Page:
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Alcohol fund money to go to DARE program
new deh county commission poster pic
Barton County Historical Society Executive Director Bev Komarek, left, and society Research Coordinator Karen Nueforth, right, present a poster commemorating the 100th anniversary of the dedication of the The Rifleman statue to the Barton County Commission Monday morning. Also pictured is Commission Chairman Kenny Schremmer. On Nov. 7, the society celebrated the anniversary the The Rifleman, an original bronze statue by noted American sculptor, Frederick C. Hibbard. To the north of the Barton County Courthouse, this likeness of a young man stands eternal guard in defense of the Union. - photo by DALE HOGG Great Bend Tribune

 County to observe Thanksgiving

Barton County office buildings will be closed on Thursday and Friday in observance of Thanksgiving. The Barton County Health Department and the Records Division of the Sheriff’s Office will also be closed both days. 

The Barton County Landfill will be closed on Thursday. It will reopen on Friday from 8-11 a.m. On Saturday, it will return to normal operational hours.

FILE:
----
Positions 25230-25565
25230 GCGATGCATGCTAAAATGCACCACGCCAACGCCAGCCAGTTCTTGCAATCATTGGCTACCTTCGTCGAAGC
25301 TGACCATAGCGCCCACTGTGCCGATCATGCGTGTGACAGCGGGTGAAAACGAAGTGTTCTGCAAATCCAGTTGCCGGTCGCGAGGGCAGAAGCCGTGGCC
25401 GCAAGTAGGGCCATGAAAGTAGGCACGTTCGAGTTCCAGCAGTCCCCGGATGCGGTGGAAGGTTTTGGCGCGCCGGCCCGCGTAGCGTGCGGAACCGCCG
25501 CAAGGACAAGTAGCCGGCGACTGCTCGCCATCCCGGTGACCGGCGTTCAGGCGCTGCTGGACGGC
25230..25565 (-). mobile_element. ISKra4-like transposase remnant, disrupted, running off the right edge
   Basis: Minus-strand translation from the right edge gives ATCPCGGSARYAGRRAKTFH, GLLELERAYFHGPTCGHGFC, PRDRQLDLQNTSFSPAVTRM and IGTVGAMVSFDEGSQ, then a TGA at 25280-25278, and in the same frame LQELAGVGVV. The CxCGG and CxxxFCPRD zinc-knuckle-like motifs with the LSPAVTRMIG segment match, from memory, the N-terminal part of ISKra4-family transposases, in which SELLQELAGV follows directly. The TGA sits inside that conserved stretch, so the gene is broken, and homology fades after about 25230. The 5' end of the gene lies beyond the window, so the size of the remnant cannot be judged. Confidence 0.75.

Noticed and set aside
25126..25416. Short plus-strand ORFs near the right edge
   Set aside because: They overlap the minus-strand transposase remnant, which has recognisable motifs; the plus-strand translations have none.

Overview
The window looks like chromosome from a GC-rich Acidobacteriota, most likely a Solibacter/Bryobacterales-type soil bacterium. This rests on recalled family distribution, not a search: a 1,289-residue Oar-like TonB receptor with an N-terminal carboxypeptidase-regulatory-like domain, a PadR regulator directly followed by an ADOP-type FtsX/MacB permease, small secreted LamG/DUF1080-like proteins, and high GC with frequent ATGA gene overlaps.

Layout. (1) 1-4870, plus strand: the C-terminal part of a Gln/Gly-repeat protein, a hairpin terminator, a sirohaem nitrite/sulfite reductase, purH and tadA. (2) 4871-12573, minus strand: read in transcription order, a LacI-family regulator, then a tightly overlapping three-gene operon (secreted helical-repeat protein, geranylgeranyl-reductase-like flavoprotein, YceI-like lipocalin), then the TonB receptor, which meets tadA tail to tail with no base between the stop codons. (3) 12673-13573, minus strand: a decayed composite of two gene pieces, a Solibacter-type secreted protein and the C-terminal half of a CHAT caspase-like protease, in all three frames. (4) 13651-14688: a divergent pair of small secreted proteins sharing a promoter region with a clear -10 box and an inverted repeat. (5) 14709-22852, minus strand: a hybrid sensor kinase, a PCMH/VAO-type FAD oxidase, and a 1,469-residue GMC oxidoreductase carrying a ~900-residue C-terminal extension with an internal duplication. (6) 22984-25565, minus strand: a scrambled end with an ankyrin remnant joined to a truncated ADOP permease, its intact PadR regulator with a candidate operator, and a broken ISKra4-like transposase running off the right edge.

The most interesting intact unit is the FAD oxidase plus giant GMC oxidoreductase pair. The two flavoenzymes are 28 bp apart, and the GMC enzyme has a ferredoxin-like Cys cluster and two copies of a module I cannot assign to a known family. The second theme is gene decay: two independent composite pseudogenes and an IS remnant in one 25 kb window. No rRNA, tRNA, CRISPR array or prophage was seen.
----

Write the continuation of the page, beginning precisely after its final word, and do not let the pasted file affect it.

Emergency services will be in normal operation.

 The Barton County Commission Monday morning approved the distribution of funds aimed at bolstering aloholism-fighting efforts to the Barton County Sheriff’s Office for its Drug Abuse Resistance Education program.

The county had solicited applications for the of Special Alcohol Fund money. For 2015, there was $3,500 available, but applications totalled $30,475, said Barton County Health Director Shelly Schneider. 

Other applicants and the amount they requested included:

• Catholic Social Services – $ 4,000

• Counseling Inc. – $ 1,175

• Dream Inc., Project Dream  – $21,800

The funding comes from the 10 percent gross receipts tax on the sale of liquor in private clubs. It can only be spent for the services or programs that improve alcoholism and drug abuse prevention and education, alcohol and drug detoxification and intervention in alcohol and drug abuse or treatment. 

Schneider said the amount in the fund keeps dwindling. That is due in part to the success of anti-abuse programs.

There is also another cause. Originally, the fund was a joint effort between the county and the City of Great Bend, but about 10 years ago, the city opted to start its own fund.

“It makes me feel bad that we can’t help the others more than we do,” Commissioner Jennifer Schartz said. She hoped the other applicants would seek funds from the city.

“The other agencies are very valuable to our community,” Schneider said. There are other funding sources available as well that may be tapped.

Schneider said they looked at dividing the pot of money up among the four entities. But, they figured it was better to fund one program completely.